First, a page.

CailinDana Thu 02-Jan-14 16:46:31

Says it all really frankie. Basically if you give your child whole foods (ie foods with one ingredient) such as milk eggs nuts fruit vegetables meat in reasonable portions with small amounts of other foods such as bread cake biscuits chocolate etc then you can't go far wrong. Milk or water to drink with one glass of fruit juice per day (diluted for under 5s).

meboo Thu 02-Jan-14 16:53:17

oh how ill informed or naive some of you are.

Ever wonder how is margarine made?
Many people probably know it is made by a process called hydrogenation. But few are aware of the details of what goes on during hydrogenation.

Here is a step-by-step description of the hydrogenation process.

How is margarine made: Step 1

Margarine makers start with cheap. poor quality vegetable oils, such as corn, cottonseed, soybeans, safflower seeds and canola.

These oils have already turned rancid from being extracted from oil seeds using high temperature and high pressure. Rancid oils are loaded with free radicals that react easily with other molecules, causing cell damage, premature aging and a host of other problems.

The last bit of oil is removed with hexane, a solvent known to cause cancer. Although this hexane subsequent removed, traces of it are inevitably left behind.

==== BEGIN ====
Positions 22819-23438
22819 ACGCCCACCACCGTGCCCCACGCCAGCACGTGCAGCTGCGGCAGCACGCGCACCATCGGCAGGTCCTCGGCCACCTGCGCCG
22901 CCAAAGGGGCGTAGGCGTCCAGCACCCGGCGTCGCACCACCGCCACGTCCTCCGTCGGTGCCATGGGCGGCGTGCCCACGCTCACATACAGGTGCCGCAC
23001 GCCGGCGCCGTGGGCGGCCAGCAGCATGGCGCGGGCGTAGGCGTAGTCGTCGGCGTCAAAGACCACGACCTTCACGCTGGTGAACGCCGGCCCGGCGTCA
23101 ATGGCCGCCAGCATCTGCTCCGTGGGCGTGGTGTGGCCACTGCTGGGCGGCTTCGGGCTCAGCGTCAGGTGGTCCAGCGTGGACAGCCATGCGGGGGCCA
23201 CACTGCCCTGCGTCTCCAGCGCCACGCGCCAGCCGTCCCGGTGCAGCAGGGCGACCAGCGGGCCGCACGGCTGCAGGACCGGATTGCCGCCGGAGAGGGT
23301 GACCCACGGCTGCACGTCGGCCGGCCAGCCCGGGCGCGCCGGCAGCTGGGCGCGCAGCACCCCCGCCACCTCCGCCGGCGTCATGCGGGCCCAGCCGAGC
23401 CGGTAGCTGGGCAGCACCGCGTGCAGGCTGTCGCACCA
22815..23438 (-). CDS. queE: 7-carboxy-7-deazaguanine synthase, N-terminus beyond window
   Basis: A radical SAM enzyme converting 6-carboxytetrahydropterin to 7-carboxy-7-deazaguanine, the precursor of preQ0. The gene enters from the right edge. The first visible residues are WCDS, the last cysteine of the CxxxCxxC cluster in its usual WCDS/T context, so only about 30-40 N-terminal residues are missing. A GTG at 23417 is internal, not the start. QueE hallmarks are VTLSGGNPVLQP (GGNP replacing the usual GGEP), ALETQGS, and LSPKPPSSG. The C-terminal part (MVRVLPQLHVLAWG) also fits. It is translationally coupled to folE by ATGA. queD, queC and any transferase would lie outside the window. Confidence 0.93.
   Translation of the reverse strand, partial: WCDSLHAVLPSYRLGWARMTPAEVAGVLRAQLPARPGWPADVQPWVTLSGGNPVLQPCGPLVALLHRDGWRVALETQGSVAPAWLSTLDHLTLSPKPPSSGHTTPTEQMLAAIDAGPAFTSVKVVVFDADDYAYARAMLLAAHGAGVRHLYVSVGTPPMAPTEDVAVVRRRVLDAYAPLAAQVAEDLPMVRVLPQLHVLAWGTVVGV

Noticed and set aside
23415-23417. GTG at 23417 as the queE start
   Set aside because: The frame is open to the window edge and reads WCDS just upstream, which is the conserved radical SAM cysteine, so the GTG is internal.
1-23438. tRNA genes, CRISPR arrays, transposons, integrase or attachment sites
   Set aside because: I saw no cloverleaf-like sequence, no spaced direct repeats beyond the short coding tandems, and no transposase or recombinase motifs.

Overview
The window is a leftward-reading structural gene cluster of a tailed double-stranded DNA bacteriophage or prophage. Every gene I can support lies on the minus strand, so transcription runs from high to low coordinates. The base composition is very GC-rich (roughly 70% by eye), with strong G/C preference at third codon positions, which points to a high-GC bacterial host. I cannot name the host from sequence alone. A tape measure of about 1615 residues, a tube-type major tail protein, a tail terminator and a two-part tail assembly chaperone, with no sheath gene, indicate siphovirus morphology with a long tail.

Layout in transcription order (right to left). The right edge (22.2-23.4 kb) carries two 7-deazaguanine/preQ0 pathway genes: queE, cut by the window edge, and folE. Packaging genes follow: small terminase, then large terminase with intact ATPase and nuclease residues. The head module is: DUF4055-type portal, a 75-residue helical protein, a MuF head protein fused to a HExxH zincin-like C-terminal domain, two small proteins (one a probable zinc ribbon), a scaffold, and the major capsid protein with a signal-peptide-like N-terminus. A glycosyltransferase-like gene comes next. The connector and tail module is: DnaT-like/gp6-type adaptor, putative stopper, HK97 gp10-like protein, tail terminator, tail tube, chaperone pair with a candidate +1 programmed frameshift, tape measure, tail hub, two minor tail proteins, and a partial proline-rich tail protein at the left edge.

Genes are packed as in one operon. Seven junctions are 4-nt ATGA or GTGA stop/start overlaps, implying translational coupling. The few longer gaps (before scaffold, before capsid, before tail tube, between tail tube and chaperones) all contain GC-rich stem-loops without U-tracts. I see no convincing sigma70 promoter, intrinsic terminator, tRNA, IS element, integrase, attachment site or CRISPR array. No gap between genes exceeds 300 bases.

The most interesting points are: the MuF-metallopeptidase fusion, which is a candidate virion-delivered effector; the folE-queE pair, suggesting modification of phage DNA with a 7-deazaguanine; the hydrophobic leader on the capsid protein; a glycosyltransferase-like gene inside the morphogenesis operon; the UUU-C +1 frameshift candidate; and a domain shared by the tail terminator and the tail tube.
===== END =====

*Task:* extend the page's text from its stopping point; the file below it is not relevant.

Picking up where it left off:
Unfit for consumption

Moreover, some of these oils are not suitable for human consumption to begin with.

Cottonseed oil, one of the most popular margarine ingredients, has natural toxins and unrefined cottonseed oil is used as a pesticide. The toxin, gossypol, is removed during refining.

Cottonseed oil also contains far too much Omega-6 fatty acids in relation to Omega 3. While both Omega 6 and Omega 3 are essential fatty acids, an imbalance between the two is widely believed to cause various health problems, including heart disease.

Most experts on the subject believe that a healthy ratio of omega 3 to omega 6 is between 1:1 and 1:2. Cotton seed oil, however, has over 50 percent omega 6 and only trace amounts of Omega 3, giving a ratio of 1: several hundred or more.

As cotton is one of the most heavily sprayed crops, there are also concerns that cottonseed oil may be highly contaminated with pesticide residues. However, insufficient testing has been done.

Canola oil, which is widely touted as the healthiest oil of all, has problems as well. Consumption of Canola has been linked with vitamin E deficiency as well as growth retardation. For this reason, Canola oil is not allowed to be used in the manufacture of infant formula.

The oils used for making margarine are also among the Big Four genetically modified crops – soy, corn, rapeseed / Canola and cotton.

How is margarine made: Step 2

The raw oils for making margarine are steam cleaned. This destroys all the vitamins and antioxidants.

However, the residues of pesticides and solvents – that is, hexane – remain.

How is margarine made: Step 3